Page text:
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In Shas, there is the principle "Chachamim decree only in normal cases." (e.g Beitzah 19a about 1/6 down the page, (number 8 in Gemara text)). Does the same apply to Torah commands/safeguards?

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    What do you mean by Torah enactments or safeguards? In what way is your category different than "Chachamim decree"? Nov 29 '16 at 17:21
  • @DavidKenner I updated the language a bit; I'm just referring to d'oraita (i.e can you say the Torah decrees in normative cases etc.)
    – Fei23
    Nov 29 '16 at 17:46
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No. If Hashem only prohibited likely situations, there would have been no room for the debate as to whether certain prohibitions were ever implemented and could ever be implemented.

From Sanhedrin 71a:

כמאן אזלא הא דתניא: בן סורר ומורה לא היה ולא עתיד להיות, ולמה נכתב - דרוש וקבל שכר, כמאן? כרבי יהודה, איבעית אימא: רבי שמעון היא, דתניא, ... אמר רבי יונתן: אני ראיתיו, וישבתי על קברו.

כמאן אזלא הא דתניא: עיר הנדחת לא היתה ולא עתידה להיות ולמה נכתבה - דרוש וקבל שכר. כמאן - כרבי אליעזר, דתניא, ... אמר רבי יונתן: אני ראיתיה, וישבתי על תילה.

כמאן אזלא הא דתניא: בית המנוגע לא היה ולא עתיד להיות, ולמה נכתב - דרוש וקבל שכר. כמאן - כרבי אלעזר ברבי שמעון. דתנן, ... תניא, אמר רבי אליעזר ברבי צדוק: מקום היה בתחום עזה והיו קורין אותו חורבתא סגירתא. אמר רבי שמעון איש כפר עכו: פעם אחת הלכתי לגליל וראיתי מקום שמציינין אותו, ואמרו: אבנים מנוגעות פינו לשם

With whom does the following beraisa agree: There never has been a 'stubborn and rebellious son', and never will be. Why then was the law written? That you may study it and receive reward. This agrees with R' Yehudah; alternatively, you may say it will agree with R' Shim'on, For it has been taught: ... R' Yonasan said: 'I saw him(12) and sat on his grave'.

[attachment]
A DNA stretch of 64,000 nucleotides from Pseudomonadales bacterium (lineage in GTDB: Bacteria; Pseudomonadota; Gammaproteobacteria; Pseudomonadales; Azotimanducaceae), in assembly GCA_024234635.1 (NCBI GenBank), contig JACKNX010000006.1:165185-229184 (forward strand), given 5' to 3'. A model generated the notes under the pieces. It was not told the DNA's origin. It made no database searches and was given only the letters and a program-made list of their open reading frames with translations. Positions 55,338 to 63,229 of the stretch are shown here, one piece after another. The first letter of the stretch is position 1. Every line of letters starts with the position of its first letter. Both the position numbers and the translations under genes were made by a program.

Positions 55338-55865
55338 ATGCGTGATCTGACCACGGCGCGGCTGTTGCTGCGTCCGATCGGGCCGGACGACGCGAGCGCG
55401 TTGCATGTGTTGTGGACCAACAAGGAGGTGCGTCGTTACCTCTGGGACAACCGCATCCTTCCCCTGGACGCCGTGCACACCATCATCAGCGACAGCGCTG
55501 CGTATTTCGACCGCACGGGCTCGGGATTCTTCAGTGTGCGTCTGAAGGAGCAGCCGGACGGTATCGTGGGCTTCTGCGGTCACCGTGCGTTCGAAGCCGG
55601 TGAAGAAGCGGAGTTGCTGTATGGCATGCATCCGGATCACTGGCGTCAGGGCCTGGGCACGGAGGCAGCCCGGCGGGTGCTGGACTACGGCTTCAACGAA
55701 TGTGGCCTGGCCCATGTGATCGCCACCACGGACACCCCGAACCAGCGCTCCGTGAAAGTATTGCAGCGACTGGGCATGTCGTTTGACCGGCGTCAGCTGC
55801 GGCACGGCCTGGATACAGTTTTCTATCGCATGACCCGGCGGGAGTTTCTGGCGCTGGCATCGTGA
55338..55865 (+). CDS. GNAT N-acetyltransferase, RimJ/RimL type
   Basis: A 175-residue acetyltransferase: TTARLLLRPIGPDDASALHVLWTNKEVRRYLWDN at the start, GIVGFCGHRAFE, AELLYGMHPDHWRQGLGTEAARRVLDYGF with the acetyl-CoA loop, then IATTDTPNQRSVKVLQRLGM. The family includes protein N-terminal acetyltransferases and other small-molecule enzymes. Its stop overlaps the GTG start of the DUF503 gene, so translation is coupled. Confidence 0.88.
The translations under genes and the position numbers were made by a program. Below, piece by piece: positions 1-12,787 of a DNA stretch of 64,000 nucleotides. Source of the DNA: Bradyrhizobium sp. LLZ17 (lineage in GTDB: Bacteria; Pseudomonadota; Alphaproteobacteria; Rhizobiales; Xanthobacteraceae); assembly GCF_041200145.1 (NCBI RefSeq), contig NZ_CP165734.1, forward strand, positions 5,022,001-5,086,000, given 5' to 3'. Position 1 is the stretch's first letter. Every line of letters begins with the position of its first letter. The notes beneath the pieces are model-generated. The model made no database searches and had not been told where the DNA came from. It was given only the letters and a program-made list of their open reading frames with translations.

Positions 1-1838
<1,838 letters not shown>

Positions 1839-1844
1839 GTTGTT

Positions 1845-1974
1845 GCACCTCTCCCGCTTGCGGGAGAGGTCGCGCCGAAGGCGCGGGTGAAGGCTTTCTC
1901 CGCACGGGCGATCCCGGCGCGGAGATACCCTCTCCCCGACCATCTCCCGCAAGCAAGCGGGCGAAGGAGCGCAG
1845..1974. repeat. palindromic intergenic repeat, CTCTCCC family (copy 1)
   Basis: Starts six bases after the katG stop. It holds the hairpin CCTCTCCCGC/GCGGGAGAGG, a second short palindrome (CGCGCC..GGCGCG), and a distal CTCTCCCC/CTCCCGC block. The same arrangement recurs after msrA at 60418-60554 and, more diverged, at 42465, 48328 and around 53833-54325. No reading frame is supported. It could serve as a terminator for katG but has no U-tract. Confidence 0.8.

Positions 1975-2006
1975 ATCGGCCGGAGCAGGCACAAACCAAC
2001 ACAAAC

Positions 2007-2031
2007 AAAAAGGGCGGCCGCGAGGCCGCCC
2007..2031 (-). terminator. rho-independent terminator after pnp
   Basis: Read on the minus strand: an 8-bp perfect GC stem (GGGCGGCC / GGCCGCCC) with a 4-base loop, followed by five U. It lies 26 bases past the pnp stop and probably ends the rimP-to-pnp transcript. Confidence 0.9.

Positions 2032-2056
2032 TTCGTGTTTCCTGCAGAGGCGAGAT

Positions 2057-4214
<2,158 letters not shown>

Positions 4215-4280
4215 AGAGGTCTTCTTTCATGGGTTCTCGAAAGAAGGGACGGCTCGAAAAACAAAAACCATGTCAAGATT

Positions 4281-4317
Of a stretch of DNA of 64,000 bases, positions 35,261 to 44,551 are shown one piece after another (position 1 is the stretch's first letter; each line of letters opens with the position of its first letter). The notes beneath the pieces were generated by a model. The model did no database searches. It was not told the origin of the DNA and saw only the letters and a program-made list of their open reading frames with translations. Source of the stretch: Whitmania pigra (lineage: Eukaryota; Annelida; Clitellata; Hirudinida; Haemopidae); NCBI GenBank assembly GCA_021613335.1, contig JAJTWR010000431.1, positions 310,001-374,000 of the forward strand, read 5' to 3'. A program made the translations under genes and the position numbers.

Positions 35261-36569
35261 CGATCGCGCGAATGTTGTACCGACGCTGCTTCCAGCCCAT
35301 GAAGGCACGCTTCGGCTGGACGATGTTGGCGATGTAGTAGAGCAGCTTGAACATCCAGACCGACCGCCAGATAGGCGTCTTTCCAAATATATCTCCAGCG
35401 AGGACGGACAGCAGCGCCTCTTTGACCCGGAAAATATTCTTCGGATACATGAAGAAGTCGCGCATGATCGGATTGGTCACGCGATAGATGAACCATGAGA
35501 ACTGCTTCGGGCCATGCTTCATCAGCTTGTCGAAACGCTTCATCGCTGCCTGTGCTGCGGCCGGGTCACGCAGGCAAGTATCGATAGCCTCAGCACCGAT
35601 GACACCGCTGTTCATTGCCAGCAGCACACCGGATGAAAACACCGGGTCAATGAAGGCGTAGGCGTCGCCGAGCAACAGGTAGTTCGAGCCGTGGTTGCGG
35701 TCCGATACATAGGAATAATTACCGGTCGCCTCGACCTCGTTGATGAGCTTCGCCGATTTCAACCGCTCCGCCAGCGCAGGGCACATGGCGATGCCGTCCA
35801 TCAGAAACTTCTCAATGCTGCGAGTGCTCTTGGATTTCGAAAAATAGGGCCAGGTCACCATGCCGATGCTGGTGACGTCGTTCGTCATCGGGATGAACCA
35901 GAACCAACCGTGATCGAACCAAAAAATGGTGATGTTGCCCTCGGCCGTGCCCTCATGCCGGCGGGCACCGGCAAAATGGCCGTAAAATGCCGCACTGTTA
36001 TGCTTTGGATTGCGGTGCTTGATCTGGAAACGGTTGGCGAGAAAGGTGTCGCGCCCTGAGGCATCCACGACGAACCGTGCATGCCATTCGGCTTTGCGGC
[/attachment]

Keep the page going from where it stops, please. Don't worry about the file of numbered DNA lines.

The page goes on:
With whom does the following beraisa agree: There never has been a condemned city, and never will be? It agrees with R' Eliezer. For it has been taught.... R' Yonasan said: I saw [a condemned city] and sat upon its ruins.

With whom does the following beraisa agree: There never was a leprous house [to need destruction], and never will be? Then why was its law written? - That you may study it and receive reward. With whom does it agree? - With R' Eliezer ben R' Shim'on. For we learnt: R' Eliezer son of R' Shim'on said... It has been taught: R' Eliezer ben R' Tzadoq said: There was a place within a Sabbath's walk (2,000 ammah) of Gaza, which was called the leprous ruins. R' Shim'on of Kefar Akko said: I once went the Galil and saw a place which was marked off, and was told that leprous stones were thrown there.

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  • Maybe the opinions that state that those mitsvot were indeed implemented, hold that they arent so infrequent. Or at least frequent to the degree that the Torah would address them.
    – mevaqesh
    Feb 12 '17 at 7:24
  • @mevaqesh If they were frequent, how could the debate arise? (BTW, it isn't "the opinions". It is R Yonasan, who said he was at such locations, vs the chakhamim. Aside from being one person, "opinion" in the singular, some rishonim understand him as referring to a pagan city that was destroyed despite not technically qualifying, a rebellious son who was killed but didn't quite fit... in short, R Yonasan's position as it literally appears was rejected.) Feb 12 '17 at 14:59
  • The question is whether there is a threshold of commonness necessary for the Torah to state a law. We do not see whether or not such a threshold exists from the debates regarding the rebellious son and the like. According to the view that it never happened, you do indeed see that there is no threshold. According to the view that it did happen, however, you do not see whether or not there is a threshold. | BTW it is highly interesting that R. Yonatan in particular is credited as having been at all these events, yet the Talmud does not clarify that this settles the debate... | Which Rishonim?
    – mevaqesh
    Feb 16 '17 at 1:18

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